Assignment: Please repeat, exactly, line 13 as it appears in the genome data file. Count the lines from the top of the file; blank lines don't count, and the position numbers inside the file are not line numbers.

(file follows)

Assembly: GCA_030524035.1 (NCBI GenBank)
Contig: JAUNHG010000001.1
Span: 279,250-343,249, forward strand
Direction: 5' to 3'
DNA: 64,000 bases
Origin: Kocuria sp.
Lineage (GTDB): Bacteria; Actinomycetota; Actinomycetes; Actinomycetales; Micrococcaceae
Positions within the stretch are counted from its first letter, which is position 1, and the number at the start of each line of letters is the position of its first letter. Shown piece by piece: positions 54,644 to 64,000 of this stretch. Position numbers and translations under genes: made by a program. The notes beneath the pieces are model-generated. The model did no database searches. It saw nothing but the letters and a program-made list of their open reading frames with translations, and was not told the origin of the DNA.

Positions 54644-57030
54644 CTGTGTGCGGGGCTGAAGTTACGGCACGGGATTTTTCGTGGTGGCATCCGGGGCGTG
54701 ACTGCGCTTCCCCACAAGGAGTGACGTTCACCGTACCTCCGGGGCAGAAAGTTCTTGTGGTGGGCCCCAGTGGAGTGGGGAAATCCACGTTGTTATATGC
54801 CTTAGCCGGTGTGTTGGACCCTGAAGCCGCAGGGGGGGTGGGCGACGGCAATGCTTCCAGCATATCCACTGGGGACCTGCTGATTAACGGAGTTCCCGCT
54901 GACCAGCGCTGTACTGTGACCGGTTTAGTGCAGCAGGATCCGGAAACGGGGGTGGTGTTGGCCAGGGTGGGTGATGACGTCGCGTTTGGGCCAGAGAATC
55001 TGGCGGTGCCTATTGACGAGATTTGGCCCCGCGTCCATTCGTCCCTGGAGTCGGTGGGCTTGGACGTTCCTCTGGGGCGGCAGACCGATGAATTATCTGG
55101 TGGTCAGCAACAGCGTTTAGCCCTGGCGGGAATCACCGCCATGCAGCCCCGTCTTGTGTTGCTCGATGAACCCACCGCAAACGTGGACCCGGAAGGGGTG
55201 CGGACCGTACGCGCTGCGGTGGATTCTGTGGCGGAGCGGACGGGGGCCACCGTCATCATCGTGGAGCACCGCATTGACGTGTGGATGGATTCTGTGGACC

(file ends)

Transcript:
54901 GACCAGCGCTGTACTGTGACCGGTTTAGTGCAGCAGGATCCGGAAACGGGGGTGGTGTTGGCCAGGGTGGGTGATGACGTCGCGTTTGGGCCAGAGAATC